Turkey President Recep Tayyip Erdogan to arrive for three-day state visit on Thursday, the same day Uefa delegates vote on who will host the 2024 European Championship
Germany and Turkey clash again - but this time in bid to host Euro 2024
Recep Tayyip Erdogan is scheduled to land in Berlin Thursday for a first state visit by the Turkish president to Germany for four years. Amid an expectation of vivid street protests, security will be conspicuous. His three-day visit is designed to thaw some of the tension between the two countries, but it will begin with host or guest obliged to extend congratulations on an important sporting contest.
In Switzerland, Uefa’s executive committee will earlier have voted on whom of Germany or Turkey stages the 2024 European Championship, football’s most financially valuable competition after the World Cup, and, in its expanded form with 24 finalists, a sustained summer show that focuses global attention on its host. Germany, favourites, will submit to Uefa’s decision-makers this morning arguments that emphasise the country’s infrastructure and modern facilities, peppered with reminders of the success of the 2006 World Cup, held in Germany and generally applauded.
The Turkey bid, the fourth attempt to host a Euros by a nation that has yet to be awarded the privilege, will stress the strong backing of Erdogan for the project and appeal to Uefa’s stated desire to expand its traditional spheres of influence. Of the last 10 editions of the tournament, nine were held in western Europe; Poland and Ukraine’s joint hosting in 2012 was a signpost towards newer frontiers, and the unorthodox arrangement to disperse the 2020 tournament across 12 centres, from Baku in Azerbaijan to Bucharest in Romania is another nod to that principle.
Turkey will present the case that hosting the tournament in nine of its cities, from Istanbul to Gaziantep, will benefit Uefa and the wider game, without compromising the bottom line. Money talks. Euro 2016, held in France, generated around €850 million for European football’s organising body; the French economy benefited by an estimated €1.2bn according to one academic study.
The Turkish bid, though, has to convince sceptics. Its overall stadium capacities are lower than Germany’s, and the projected ticket-prices cheaper, on average. Moreover, the decision by Uefa takes place after a difficult period for the Turkish economy, with a slump in the value of the lira following trade-tariff disputes with the United States. Human-rights organisations have also lobbied Uefa, whose evaluation report on the Turkish bid points to “the lack of an action plan in the area of human rights [as] a matter of concern.”
But the notion that Germany ticks all the right boxes is also easily challenged. At several Bundesliga matches last weekend, paraphenalia displayed by the German Football Association promoting the Euro 2024 bid - slogan: "United by Football, United in the Heart of Europe" - was answered by banners in the grandstands reading "United by Money, Corrupt in the Heart of Europe," symptoms of a groundswell of supporter opinion against the running of the sport in Germany.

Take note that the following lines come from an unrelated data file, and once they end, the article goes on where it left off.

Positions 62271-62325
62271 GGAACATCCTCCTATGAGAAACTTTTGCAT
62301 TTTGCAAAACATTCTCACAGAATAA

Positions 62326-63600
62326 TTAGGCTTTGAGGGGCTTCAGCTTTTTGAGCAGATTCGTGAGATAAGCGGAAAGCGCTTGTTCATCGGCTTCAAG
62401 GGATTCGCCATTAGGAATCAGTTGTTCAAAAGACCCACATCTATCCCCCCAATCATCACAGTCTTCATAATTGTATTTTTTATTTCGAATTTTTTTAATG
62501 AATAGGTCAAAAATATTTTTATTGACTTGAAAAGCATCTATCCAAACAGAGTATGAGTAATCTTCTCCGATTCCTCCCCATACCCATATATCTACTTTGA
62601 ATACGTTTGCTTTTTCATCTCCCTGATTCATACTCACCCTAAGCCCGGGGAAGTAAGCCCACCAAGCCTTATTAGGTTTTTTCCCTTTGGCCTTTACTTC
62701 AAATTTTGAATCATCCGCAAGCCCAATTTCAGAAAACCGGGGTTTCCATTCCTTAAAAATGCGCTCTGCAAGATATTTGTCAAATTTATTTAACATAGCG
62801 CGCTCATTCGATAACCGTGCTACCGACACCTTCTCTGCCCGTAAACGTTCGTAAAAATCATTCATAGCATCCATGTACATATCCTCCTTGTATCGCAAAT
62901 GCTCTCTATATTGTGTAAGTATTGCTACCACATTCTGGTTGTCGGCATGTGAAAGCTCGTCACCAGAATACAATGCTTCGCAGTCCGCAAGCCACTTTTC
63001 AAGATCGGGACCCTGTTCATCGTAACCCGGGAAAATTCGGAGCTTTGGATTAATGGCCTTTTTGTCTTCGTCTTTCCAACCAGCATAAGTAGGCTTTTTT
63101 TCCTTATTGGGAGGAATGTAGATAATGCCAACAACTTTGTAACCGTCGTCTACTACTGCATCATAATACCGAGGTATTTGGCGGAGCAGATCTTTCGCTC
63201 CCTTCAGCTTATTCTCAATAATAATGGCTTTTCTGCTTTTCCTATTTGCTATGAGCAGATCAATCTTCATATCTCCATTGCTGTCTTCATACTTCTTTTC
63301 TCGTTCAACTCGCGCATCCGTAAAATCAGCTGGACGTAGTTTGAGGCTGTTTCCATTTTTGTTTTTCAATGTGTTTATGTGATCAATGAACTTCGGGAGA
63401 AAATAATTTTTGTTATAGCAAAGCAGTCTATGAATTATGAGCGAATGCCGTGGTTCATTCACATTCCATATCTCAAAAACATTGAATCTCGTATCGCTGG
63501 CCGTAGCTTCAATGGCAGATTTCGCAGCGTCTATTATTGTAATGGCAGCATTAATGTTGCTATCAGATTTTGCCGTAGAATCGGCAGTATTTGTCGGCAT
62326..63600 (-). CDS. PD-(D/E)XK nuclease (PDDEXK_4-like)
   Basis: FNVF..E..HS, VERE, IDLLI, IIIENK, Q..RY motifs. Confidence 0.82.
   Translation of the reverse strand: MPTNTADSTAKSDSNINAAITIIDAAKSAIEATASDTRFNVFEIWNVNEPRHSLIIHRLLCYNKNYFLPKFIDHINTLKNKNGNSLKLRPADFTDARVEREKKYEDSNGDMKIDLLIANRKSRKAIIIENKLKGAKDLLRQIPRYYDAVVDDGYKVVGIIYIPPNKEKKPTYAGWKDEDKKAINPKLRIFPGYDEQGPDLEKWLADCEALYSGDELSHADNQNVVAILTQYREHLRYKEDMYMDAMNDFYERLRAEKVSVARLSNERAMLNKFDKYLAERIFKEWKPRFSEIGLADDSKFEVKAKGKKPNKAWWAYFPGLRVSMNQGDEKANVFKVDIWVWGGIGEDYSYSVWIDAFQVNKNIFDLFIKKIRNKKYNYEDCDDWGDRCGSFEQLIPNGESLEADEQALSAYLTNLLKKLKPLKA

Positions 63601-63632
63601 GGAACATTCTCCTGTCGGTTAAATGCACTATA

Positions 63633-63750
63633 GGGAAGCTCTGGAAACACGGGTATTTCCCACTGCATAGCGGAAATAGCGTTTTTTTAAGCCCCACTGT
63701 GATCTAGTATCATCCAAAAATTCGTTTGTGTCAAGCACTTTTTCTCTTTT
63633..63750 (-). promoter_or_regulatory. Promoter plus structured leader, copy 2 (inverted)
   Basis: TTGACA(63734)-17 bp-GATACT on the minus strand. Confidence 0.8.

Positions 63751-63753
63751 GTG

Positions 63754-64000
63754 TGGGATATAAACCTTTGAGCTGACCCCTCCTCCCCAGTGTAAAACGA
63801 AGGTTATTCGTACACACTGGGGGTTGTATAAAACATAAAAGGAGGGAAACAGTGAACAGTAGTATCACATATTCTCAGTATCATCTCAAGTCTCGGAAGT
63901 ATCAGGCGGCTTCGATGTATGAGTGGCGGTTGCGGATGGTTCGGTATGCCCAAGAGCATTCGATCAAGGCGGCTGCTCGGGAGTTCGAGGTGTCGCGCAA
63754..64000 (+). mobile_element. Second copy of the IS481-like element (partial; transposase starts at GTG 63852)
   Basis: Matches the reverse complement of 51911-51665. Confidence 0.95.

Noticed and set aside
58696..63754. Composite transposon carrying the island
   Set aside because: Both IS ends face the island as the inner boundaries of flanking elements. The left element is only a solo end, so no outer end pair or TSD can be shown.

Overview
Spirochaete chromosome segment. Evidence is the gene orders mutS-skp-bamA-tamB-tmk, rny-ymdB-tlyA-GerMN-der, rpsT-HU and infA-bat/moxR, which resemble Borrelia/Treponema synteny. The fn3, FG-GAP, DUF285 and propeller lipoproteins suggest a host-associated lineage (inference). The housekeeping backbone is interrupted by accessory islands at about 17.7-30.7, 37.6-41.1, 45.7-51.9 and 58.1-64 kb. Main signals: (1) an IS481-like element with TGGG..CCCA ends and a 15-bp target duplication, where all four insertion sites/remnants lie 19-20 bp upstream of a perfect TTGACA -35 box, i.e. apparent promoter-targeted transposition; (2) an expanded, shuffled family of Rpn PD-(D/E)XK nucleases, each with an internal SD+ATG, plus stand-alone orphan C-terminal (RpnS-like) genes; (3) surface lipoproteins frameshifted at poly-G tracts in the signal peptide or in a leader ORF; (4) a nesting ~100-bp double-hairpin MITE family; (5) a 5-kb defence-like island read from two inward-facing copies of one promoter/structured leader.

This has not been a good year for German football. The national team crashed out of the World Cup - Turkey failed even to qualify - in the first round for the first time since 1938, and the campaign was overshadowed by the racially-charged controversy over Mesut Ozil and Ilkay Gundogan’s May meeting in Britain with Erdogan. Both players, admired Germany internationals, have Turkish heritage but were criticised for endorsing Erdogan’s regime by being photographed with the president. Their loyalty to Germany was also questioned, including by members of parliament. Ozil, a World Cup winner in 2014, has since announced he would no longer play for Germany, citing “racism and disrespect.”
The feelgood fame of Germany’s 2006 World Cup has also been tarnished by revelations about the bidding process then. The German FA won the right to host that tournament narrowly, thanks to an abstention by a Fifa executive in the last round of voting that swung the decision away from South Africa. Following reports that the big organisers operated a slush fund to influence voting, the previous president of the German FA, Wolfgang Niersbach, a member of the 2006 bid committee, resigned.
Back in 2000, when Germany was awarded the 2006 showpiece, the country also promoted the event as a driver of national unity, a World Cup to bring together a nation that had, until 1990, been divided into East Germany and West Germany. The former East hosted five matches in Leipzig but otherwise concentrated the action in former West Germany.
The German bid privately believe they will have the votes of most of the western European members of the 18 Uefa executive committee members - the Turkish and German FA heads will not vote - and that their country’s readiness to host, without major construction in the next six years, will be their trump card. Whatever the outcome, both countries must then turn their attention, on the pitch, to having a team up to standard in six years time.